After living all over Mill Hall her mother moved the family to Jersey Shore where my mother attended the high school that is now a mall. Here she won a typing contest and earned a job working for the Pentagon. This is how she met my father, Newt Hemphill, an Airman, and started her next adventure as an Air Force wife.
I was born in Riverside, Calif., as were my sister Donna, brothers Newton (known as Jim) and Douglas (known as George). There in sunny California she introduced us to snow when a trucker dumped the ice from his refrigerator trailer in the park. I remember stories about snow deeper than I was tall but did not get it until we were transferred to Plattsburg, New York. There I watched Mom shovel the car out each morning so Dad could get to work. Our brother Bobby Joe (known as Bob) was born and the snow was always deeper than he was tall. Daddy was from Alabama, Mom did the shoveling, as I remember it. Brother Tommy (known as Tom) was born in Pennsylvania. He now lives near Bob in Colorado where they both shovel a lot of snow. Jim works for the Space Program in California where he can ride his motorcycle all year. Donna lives in Wichita Falls, Texas where it rains a little and may snow once in a while.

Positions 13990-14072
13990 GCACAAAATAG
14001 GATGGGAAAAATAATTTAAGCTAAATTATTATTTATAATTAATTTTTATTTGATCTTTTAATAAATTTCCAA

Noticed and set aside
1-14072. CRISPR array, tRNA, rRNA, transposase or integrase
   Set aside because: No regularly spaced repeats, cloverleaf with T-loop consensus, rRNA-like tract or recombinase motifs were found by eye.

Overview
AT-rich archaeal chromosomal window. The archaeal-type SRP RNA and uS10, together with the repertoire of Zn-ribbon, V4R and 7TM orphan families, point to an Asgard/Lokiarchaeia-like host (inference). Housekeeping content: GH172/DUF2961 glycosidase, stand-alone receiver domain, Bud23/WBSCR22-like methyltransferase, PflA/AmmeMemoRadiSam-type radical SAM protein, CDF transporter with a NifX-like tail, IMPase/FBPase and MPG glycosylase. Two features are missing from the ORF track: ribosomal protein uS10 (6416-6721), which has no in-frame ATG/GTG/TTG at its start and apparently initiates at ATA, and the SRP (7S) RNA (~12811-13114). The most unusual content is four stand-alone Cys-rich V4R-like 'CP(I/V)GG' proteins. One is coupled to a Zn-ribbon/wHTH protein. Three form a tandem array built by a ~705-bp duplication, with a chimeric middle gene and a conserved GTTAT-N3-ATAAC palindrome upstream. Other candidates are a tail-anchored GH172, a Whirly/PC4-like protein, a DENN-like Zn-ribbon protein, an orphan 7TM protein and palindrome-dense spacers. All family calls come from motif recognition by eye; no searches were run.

Mom became a Licensed Practical Nurse (LPN) and worked for Susque-View for more than 35 years. When she retired, she did so with an unbeatable record of never missing a day of work and hardly ever taking any of her vacation days. Her work ethic was one to be admired. Many of you may remember the bells on her shoes at Christmas or the balloons in her blouse at Halloween. Dolly Parton, look out, here comes Mims. Mom seemed to enjoy her job. When she retired I remember her saying something about how her feet used to hurt, but this did not keep her from transiting from the working force to retirement by putting a new roof on her house. She did hire a roofer but it was him and her on the roof until I put her grandson Larry up there too.